Kim Jong Un North Korea
North Korean leader Kim Jong Un visited Mangyongdae Revolutionary School and planted trees with its students on Thursday, the Tree-planting Day, in this undated photo released by North Korea's Korean Central News Agency (KCNA) in Pyongyang. Reuters

North Korea’s official state media Korean Central News Agency (KCNA) compared President Donald Trump with his predecessor former President Barack Obama on Monday, the Associated Press reported. The comparison was based on Secretary of State Rex Tillerson’s recent visit to Asia.

“Tillerson admitted the failure of the U.S. efforts to denuclearize the DPRK for 20 years and end of Obama’s policy of ‘strategic patience’ during his recent tour. ... Now Tillerson is repeating what Obama touted ... until he left the White House,” KCNA said in the dispatch, according to the AP, citing an anonymous foreign ministry official.

Read: McCain calls Kim Jong Un a 'Crazy, Fat, Kid'

The latest developments come amid heightened tensions in the region as Kim Jong Un's regime has been ramping up its nuclear program and testing ballistic missiles. The country’s aggressive posturing comes despite being banned by the United Nations from carrying out any missile or nuclear tests.

Although, during his Seoul visit, the former Exxon Mobil chief Tillerson did not rule out any options, including military intervention or even a pre-emptive strike, insisting that “everything was on the table,” Reuters reported that the Trump administration is considering imposing fresh sanctions. The sanctions are being reportedly drafted by National Security Adviser H.R. McMaster and may reach the president possibly by early April. On Saturday, Trump said the North Korean leader was "acting very, very badly," after a meeting discussing North Korea with McMaster.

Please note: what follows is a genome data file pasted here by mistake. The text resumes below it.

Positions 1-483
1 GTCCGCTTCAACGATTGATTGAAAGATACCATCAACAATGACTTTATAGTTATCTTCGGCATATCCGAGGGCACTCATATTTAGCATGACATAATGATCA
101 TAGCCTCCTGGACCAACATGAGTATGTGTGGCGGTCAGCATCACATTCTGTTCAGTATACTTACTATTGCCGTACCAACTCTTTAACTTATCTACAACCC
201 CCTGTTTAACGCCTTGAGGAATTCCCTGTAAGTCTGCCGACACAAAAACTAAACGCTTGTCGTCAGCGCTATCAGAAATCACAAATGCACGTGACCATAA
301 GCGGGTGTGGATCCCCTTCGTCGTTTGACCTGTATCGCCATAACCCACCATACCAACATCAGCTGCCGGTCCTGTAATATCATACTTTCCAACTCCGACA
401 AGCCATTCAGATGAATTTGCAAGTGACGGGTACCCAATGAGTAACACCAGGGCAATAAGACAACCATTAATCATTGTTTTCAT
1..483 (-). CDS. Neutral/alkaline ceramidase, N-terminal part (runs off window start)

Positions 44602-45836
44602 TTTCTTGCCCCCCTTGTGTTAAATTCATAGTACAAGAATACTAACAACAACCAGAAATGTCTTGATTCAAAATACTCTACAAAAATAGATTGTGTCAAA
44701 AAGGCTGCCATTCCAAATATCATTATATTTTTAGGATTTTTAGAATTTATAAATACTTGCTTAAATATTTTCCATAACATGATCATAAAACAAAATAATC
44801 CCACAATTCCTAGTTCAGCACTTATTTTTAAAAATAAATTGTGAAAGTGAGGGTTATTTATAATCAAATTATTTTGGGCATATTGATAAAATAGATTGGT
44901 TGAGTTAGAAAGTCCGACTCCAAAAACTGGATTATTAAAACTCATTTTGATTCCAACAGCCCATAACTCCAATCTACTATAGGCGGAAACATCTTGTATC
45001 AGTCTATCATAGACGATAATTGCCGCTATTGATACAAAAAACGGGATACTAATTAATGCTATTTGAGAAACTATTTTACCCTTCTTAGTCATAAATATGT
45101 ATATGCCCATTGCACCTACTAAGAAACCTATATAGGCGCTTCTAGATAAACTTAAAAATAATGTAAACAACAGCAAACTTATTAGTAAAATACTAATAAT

Reacting to the news about a fresh wave of sanctions, Choe Myong Nam, deputy ambassador at the North Korean mission to the United Nations in Geneva, told Reuters that the country remains unfazed by the threats of sanctions. He added that they would continue their defiance in developing a "pre-emptive first strike capability" and an inter-continental ballistic missile (ICBM).

"I think this is stemming from the visit by the Secretary of State (Rex Tillerson) to Japan, South Korea and China...We of course are not afraid of any act like that…Even prohibition of the international transactions system, the global financial system, this kind of thing is part of their system that will not frighten us or make any difference," Choe said, adding that the existing sanctions were "heinous and inhumane."